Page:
A story with this sort of scope was attempted before with “The Longest Day” (based on another book by the author who wrote the one “A Bridge Too Far” is based on) and this is not where the similarities end. To cover an event of this magnitude, the story has to be broken down into many smaller stories, each of which include a separate set of characters, but combined they have to merge into a larger, coherent whole. And that is super tricky. Each element has its own stellar cast (the roster of A-listers is truly impressive!) and we have to see enough of them to get engaged, but even with a three-hour running time, these are often only vignettes. Only the soldiers of the besieged 1st Airborne Division in Arnhem (led by Sean Connery as Major General Roy Urquhart) we get back to again and again as their situation degrades from bad to truly terrible.

This combination of ultra-zoom and big picture at the same time is truly difficult. It was the Achilles heel of “The Longest Day” and it is precariously close to break “A Bridge Too Far” as well. As a viewer I wish for a map and a roster of characters and how they each interlink. For the most part, I can only recognize the difference between American, British and German soldiers by the color of their uniform and their language and this is where there is some value to have famous actors like Robert Redford, Michael Caine, James Caan and Elliott Gould take up minor roles, because I can then identify the characters by the actor. Still, who exactly we were following at any given time was tricky and I was mistaken more than once.

What does work is the sense of scale and authenticity. This was the most expensive production ever made at the time and the production team had gone to painstaking length to get everything right, equipment, timeline, characters and locations. Most of the locations are the actual locations in The Netherlands and that gives it that documentary feel that makes me believe what is happening. Another thing that works for me here is how the initial cockiness gets replaced by frustration and desperation. We do not need to know all the technical details to sense that this is a disaster. This is probably the most significant departure from “The Longest Day” and what places the movie in the seventies. When people go to war, they are invincible, trusting that management has it under control and that this will be another day at the office. Then reality happens. No plan survives meeting the enemy, especially if management are on cloud 9 and removed from reality. The losers are all those soldiers sent out doing the job for management and die as a result. In the post-Vietnam and post-Watergate era this will have struck a chord.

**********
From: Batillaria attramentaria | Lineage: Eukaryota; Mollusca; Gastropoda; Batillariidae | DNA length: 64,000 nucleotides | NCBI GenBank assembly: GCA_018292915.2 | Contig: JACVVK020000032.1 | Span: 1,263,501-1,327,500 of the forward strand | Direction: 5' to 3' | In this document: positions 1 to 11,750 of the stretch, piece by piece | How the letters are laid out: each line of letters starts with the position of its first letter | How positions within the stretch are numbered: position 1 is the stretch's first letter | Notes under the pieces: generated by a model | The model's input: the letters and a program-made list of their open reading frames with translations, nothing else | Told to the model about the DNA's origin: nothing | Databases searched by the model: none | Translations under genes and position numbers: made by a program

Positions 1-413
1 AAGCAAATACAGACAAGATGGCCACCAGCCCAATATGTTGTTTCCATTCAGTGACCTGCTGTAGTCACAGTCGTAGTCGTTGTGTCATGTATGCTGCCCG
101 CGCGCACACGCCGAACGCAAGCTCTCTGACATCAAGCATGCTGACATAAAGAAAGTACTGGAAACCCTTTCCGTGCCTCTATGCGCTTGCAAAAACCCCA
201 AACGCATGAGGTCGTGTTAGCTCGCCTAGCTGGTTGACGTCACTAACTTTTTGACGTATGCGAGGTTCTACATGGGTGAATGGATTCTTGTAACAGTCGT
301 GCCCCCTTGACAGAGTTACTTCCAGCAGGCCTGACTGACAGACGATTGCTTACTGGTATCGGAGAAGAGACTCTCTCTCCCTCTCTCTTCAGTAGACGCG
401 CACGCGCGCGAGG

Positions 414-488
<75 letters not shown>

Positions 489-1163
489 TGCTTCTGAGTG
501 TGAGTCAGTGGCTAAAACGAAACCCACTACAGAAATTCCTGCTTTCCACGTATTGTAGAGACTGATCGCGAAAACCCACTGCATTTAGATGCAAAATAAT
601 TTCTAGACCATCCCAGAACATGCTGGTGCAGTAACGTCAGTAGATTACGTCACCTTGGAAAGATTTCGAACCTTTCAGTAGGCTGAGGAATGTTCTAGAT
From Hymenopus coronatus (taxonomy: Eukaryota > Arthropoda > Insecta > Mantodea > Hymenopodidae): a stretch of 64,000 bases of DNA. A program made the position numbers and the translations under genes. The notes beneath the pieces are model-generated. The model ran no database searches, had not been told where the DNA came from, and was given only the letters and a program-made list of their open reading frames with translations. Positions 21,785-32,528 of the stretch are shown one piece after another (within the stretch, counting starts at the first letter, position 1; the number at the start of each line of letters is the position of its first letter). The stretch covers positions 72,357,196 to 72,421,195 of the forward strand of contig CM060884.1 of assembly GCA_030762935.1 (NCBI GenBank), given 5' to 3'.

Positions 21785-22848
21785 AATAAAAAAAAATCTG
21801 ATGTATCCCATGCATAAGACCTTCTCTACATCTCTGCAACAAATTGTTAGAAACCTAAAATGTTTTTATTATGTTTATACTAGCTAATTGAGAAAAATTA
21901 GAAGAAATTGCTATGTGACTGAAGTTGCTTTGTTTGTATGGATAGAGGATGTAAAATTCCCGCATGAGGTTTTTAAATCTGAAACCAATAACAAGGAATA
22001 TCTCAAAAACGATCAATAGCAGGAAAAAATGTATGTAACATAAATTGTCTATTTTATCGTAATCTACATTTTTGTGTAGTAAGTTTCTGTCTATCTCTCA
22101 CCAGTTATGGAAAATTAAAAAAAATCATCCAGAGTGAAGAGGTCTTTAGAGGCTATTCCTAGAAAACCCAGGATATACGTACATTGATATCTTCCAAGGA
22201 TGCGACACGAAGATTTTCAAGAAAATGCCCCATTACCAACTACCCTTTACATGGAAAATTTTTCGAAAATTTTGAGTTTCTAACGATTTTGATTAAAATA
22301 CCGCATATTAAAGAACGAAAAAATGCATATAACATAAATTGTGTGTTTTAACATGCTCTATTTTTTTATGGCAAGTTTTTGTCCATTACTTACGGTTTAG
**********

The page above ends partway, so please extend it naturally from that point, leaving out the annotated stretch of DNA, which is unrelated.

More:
This may start out as a movie about heroism, but it is really about who pays for political and military expediency. One of those war movies that leaves you with a really bad taste in your mouth.

For this reason, I think “A Bridge Too Far” is better than its reputation and superior to hero worshipping movies like “The Longest Day.

Thursday 21 July 2022

The Last Wave (1977)


Den sidste bølge

It is quite apparent that director Peter Weir liked to tell half stories back in his early days. “Picnic at Hanging Rock” was only half the story told and this, “The Last Wave” is another such half-finished tale. I understand the desire to keep some mystery and that is fine with me, but with “The Last Wave” that move is brutal.

Tax lawyer David Burton (Richard Chamberlain) is living his ordinary, quiet upper middle class life when he is asked to take on a criminal case under the Australian Legal Aid program. A small group of Aboriginal men stand accused of murder of a fellow Aboriginie. This is unusual for David, both because he normally deals with corporate tax and because he has had absolutely no contact before with the Aboriginal community. Soon, however, it is clear to David that there is a lot more than a simple murder story here. Whatever happened is connected to a number of weird and intense weather phenomena hitting Australia and taps into Aboriginal cosmology.

It is very difficult to describe what is going on when the movie turns mystical. I suppose that is the nature of mystery, but like David we only get hints and leads and even though David presses hard for answers he only ever gets half answers. What we do learn, and this may be a spoiler, though maybe not really, is that David does have a spiritual connection to the Aboriginal world, that he has the skill of premonition, at least in his dreams and that the Aboriginals recognize this connection in him.

To David this is very frightening, and he does not know what to do with it. He understands it is fundamental for his murder case, but there is no interface between Australian law and tribal law and so it does not help him. What David senses is an oncoming cataclysmic event (maybe a giant tsunami?) but there is nothing he can do about it. He is like a climatologist 10 or 20 years ago predicting the weather we have now, but nobody could or wanted to listen because it did not fit with their world.